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To EJB or not to EJB

 
 
Jeremy Haile
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      09-02-2003
I have worked on a variety of web-based software projects and typically
employ a combination of JSP, Servlets, Struts, Postgresql, etc. However, I
am about to start on a project that needs to potentially scale to the size
of a large e-commerce site. In the past, I have always written database
interface classes that use straight SQL (via JDBC) to extract objects from a
database. However, due to the scalability issues involved in a large
e-commerce site, I am considering using EJBs.

Does anyone have any comments or suggestions on the use of EJBs, especially
in regards to large e-commerce sites? Can anyone point me to a good
resource for designing an e-commerce-like site using J2EE?

Thanks,
Jeremy Haile
http://www.velocityreviews.com/forums/(E-Mail Removed)


 
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Kevin Hooke
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      09-03-2003
The book "Mastering Enterprise JavaBeans 2nd ed" published by Wiley has a
couple of good chapters on EJB best practices and issues to consider when
starting an EJB based project.

You could also read around on the www.theserverside.com site for good
practices, and read through some of the J2EE design patterns and usage
discussions they have there.

Theres also a few other books that may be worth taking a look at that cover
J2EE Design Patterns - "Core J2EE Patterns" published by Prentice Hall is a
good one, and there are others.

Hope that gives you some info to start with,

--
Kevin Hooke
MindBeans Software Consulting
http://www.mindbeans.net


"Jeremy Haile" <(E-Mail Removed)> wrote in message
news:bj387d$9it$(E-Mail Removed)...
> I have worked on a variety of web-based software projects and typically
> employ a combination of JSP, Servlets, Struts, Postgresql, etc. However,

I
> am about to start on a project that needs to potentially scale to the size
> of a large e-commerce site. In the past, I have always written database
> interface classes that use straight SQL (via JDBC) to extract objects from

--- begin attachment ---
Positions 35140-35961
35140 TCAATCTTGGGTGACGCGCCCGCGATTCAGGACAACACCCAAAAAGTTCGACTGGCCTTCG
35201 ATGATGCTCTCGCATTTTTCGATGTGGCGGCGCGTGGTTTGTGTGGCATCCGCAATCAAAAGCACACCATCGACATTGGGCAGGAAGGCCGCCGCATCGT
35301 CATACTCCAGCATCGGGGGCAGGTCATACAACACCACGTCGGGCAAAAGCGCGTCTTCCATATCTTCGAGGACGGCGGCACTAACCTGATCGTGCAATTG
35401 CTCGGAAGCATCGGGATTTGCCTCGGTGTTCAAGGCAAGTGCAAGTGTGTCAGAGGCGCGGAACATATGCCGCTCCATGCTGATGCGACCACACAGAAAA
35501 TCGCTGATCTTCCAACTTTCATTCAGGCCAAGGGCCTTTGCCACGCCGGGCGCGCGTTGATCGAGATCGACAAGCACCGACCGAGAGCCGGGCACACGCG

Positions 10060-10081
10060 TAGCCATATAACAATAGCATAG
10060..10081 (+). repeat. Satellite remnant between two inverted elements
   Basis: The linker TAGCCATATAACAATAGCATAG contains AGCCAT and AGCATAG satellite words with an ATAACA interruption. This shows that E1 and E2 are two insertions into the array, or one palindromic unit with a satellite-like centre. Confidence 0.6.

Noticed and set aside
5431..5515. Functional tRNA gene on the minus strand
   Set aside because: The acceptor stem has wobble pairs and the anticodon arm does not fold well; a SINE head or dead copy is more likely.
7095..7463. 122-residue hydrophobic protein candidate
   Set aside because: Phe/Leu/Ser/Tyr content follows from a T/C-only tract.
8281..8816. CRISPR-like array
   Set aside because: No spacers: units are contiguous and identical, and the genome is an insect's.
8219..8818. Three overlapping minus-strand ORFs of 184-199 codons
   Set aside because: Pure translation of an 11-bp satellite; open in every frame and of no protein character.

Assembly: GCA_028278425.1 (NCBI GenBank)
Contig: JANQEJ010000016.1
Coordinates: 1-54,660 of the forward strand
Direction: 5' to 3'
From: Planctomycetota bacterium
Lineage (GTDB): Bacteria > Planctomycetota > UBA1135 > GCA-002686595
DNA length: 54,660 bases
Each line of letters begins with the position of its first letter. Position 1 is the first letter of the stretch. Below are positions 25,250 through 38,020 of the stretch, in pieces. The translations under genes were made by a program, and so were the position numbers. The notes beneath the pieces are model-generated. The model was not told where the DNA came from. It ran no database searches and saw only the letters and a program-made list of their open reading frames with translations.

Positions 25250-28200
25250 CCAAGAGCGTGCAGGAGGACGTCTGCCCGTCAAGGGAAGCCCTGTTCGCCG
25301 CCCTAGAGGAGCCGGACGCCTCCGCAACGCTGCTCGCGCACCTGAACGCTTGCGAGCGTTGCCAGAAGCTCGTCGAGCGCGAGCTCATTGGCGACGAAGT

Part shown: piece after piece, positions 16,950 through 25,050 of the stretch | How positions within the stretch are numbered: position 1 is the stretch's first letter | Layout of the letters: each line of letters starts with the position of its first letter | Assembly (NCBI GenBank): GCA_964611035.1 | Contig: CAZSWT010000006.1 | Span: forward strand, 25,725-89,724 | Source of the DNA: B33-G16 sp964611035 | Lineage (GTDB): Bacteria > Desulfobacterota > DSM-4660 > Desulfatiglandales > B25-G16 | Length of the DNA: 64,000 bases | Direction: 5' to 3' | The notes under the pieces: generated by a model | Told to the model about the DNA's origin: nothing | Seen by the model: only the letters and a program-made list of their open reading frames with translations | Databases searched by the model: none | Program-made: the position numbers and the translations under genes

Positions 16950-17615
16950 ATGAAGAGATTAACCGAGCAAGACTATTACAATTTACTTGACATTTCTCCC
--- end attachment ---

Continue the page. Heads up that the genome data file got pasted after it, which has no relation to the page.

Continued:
a
> database. However, due to the scalability issues involved in a large
> e-commerce site, I am considering using EJBs.
>
> Does anyone have any comments or suggestions on the use of EJBs,

especially
> in regards to large e-commerce sites? Can anyone point me to a good
> resource for designing an e-commerce-like site using J2EE?
>
> Thanks,
> Jeremy Haile
> (E-Mail Removed)
>
>



 
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Joe
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Posts: n/a
 
      09-03-2003
In article <bj387d$9it$(E-Mail Removed)>, (E-Mail Removed) says...
> I have worked on a variety of web-based software projects and typically
> employ a combination of JSP, Servlets, Struts, Postgresql, etc. However, I
> am about to start on a project that needs to potentially scale to the size
> of a large e-commerce site. In the past, I have always written database
> interface classes that use straight SQL (via JDBC) to extract objects from a
> database. However, due to the scalability issues involved in a large
> e-commerce site, I am considering using EJBs.
>
> Does anyone have any comments or suggestions on the use of EJBs, especially
> in regards to large e-commerce sites? Can anyone point me to a good
> resource for designing an e-commerce-like site using J2EE?
>



There is an O'Reilly book, "Building Java Enterprise Applications" that I
feel is outstanding.
 
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Roedy Green
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      09-03-2003
On Wed, 3 Sep 2003 10:15:17 -0700, Joe <(E-Mail Removed)> wrote or
quoted :

>There is an O'Reilly book, "Building Java Enterprise Applications" that I
>feel is outstanding.


Here are several books with similar titles:

J2EE(tm) Technology in Practice: Building Business Applications with
the Java(tm) 2 Platform, Enterprise Edition
by R. G. G. Cattell, et al (Paperback)

Building Java Enterprise Applications, Vol. 1: Architecture (O'Reilly
Java)